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6 Steps to organizing for collaborative advantage for writers

In her recent TAA webinar, “Mentor, Coach, Supervisor: Collaborative Ways to Work with Writers”, Janet Salmons defined collaboration as “an interactive process that engages two or more individuals or groups who work together to achieve outcomes they could not accomplish independently”. During the session, she shared details about her taxonomy of collaboration and strategies for successful collaboration among academic writers.

In summary of the process for implementing the taxonomy of collaboration and organizing an environment suitable for creating a collaborative advantage for writers, she shared the following six steps.

Step #1 – Commit to common purpose

Reiterating Salmons definition of collaboration as “an interactive process that engages two or more individuals or groups who work together to achieve outcomes they could not accomplish independently”, for successful collaboration to occur, all those involved in the process should share a common purpose.

Step #2 – Clarify roles and expectations

Various roles may exist in a collaborative process – coach, mentor, supervisor. It is important, not only with students or mentees, but all collaborators to define your role and what they can expect of you. When serving in a leadership role for a collaborative process, let people know what they can expect from you, what you expect from them, and what you expect of them in peer interactions.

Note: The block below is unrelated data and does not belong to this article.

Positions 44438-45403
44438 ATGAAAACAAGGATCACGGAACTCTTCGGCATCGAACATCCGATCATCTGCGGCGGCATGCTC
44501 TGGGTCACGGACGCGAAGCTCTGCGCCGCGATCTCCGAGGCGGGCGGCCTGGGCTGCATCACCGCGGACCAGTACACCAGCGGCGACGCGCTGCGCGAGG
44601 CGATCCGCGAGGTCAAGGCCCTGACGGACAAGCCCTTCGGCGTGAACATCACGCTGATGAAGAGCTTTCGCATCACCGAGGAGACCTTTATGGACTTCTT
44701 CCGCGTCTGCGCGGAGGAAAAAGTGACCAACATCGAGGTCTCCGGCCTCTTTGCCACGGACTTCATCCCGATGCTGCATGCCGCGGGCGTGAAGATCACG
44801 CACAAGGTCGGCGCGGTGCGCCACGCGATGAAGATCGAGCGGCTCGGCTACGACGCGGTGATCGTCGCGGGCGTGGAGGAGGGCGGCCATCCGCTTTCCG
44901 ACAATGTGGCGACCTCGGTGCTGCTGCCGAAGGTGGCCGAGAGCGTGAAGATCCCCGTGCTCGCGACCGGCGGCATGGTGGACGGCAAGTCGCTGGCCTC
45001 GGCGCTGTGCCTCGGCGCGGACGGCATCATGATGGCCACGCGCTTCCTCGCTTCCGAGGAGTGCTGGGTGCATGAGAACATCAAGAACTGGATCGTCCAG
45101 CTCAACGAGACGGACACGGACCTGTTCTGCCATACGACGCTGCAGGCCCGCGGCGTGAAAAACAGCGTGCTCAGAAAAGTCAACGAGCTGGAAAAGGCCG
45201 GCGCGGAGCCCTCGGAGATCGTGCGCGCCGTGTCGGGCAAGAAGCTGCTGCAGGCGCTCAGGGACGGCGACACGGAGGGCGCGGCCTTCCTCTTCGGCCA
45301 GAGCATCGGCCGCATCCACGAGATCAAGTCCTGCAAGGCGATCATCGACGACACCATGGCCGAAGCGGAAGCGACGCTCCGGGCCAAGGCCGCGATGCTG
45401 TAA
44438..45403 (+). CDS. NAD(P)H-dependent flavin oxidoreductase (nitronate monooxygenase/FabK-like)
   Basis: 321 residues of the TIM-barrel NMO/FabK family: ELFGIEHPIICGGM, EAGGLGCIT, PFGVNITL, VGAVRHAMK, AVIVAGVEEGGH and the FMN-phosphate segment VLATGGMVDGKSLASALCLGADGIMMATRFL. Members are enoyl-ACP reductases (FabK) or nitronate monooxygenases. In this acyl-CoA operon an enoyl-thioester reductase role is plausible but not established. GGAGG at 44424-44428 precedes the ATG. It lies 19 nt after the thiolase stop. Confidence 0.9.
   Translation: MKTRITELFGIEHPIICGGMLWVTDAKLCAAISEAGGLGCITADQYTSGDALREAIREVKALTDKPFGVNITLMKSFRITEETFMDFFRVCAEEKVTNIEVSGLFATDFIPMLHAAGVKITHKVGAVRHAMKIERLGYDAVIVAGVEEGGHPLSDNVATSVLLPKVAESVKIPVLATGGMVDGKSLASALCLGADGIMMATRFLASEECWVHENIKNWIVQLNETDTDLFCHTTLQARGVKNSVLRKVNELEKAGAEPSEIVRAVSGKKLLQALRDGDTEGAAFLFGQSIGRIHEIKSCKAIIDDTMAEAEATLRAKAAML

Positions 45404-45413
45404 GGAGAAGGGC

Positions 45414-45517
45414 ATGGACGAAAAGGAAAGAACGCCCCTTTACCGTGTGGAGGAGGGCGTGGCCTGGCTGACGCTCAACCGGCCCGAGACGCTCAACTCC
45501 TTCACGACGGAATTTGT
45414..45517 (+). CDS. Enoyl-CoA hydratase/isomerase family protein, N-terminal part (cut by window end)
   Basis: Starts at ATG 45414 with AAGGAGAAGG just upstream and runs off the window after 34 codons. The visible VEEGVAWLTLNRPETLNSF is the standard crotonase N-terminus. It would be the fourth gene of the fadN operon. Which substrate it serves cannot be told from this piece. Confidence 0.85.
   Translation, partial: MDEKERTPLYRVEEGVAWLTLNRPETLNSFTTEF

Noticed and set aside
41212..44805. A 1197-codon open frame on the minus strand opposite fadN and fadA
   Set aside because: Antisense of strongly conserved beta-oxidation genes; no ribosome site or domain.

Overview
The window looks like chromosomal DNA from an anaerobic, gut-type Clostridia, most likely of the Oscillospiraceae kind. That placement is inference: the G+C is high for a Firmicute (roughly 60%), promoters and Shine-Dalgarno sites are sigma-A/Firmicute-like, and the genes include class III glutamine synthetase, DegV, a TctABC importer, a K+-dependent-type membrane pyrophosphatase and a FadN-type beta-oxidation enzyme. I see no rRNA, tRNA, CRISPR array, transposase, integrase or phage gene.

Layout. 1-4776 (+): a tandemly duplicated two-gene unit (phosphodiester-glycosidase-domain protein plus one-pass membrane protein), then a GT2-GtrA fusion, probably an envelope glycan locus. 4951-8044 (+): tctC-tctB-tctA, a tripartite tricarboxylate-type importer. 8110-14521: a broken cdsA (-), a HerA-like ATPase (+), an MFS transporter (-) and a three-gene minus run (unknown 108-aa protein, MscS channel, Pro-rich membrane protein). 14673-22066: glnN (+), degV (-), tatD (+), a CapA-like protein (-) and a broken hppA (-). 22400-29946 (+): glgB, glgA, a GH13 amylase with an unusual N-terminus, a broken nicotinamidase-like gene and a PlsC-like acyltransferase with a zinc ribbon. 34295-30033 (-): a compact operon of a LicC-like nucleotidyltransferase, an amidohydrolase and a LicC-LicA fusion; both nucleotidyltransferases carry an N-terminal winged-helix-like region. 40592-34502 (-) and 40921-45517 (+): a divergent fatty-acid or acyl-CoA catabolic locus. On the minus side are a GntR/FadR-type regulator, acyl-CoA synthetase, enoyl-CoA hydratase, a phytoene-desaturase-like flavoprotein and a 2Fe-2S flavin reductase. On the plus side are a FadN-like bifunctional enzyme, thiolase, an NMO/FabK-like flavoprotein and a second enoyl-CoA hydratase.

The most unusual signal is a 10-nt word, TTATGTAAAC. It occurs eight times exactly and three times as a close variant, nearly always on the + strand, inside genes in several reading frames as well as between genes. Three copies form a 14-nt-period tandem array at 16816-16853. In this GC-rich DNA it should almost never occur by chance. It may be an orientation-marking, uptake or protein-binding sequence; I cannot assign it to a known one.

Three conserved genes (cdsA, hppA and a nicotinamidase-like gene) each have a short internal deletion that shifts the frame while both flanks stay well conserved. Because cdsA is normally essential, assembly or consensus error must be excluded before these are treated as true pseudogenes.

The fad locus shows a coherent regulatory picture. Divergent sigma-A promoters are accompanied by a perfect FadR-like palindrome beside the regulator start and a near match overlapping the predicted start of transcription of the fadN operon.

Step #3 – Build trust & communicate

To be successful, it is important for collaborators to have either a personal level of trust or to simply have confidence that they can trust the process. Salmons said, “In the role of coach, mentor, or supervisor, it’s important to know who is involved and what some of the trip hazards might be or where problems might arise to create an environment where people will feel good about participating.” If they don’t feel that they can exchange their work with other, they will not be able to collaborate successfully.  

Step #4 – Review fairly & consistently

In collaborative environments review and feedback are essential and may come from peers or leaders of the group. When reviewing work or processes, Salmons advises to “be fair and consistent based on where people are at that time to keep them moving forward.”

Step #5 – Create opportunity for exchange

When using some of the processes shared by Salmons, the research cabaret – show and tell type approach – or a writing circle that provides a more in-depth review process, the focus should be on creating an environment for sharing ideas in which participants gain support and encouragement of their ideas and work.

Step #6 – Celebrate small wins

Finally, Salmons reminds us that large scale projects can be discouraging. As a result, it’s important to celebrate smaller accomplishments throughout the process.

The complete webinar recording is available in TAA’s Presentations on Demand library.

Eric Schmieder

Eric Schmieder is the Membership Marketing Manager for TAA. He has taught computer technology concepts to curriculum, continuing education, and corporate training students since 2001. A lifelong learner, teacher, and textbook author, Eric seeks to use technology in ways that improve results in his daily processes and in the lives of those he serves. His latest textbook, Web, Database, and Programming: A foundational approach to data-driven application development using HTML, CSS, JavaScript, jQuery, MySQL, and PHP, First Edition, is available now through Sentia Publishing.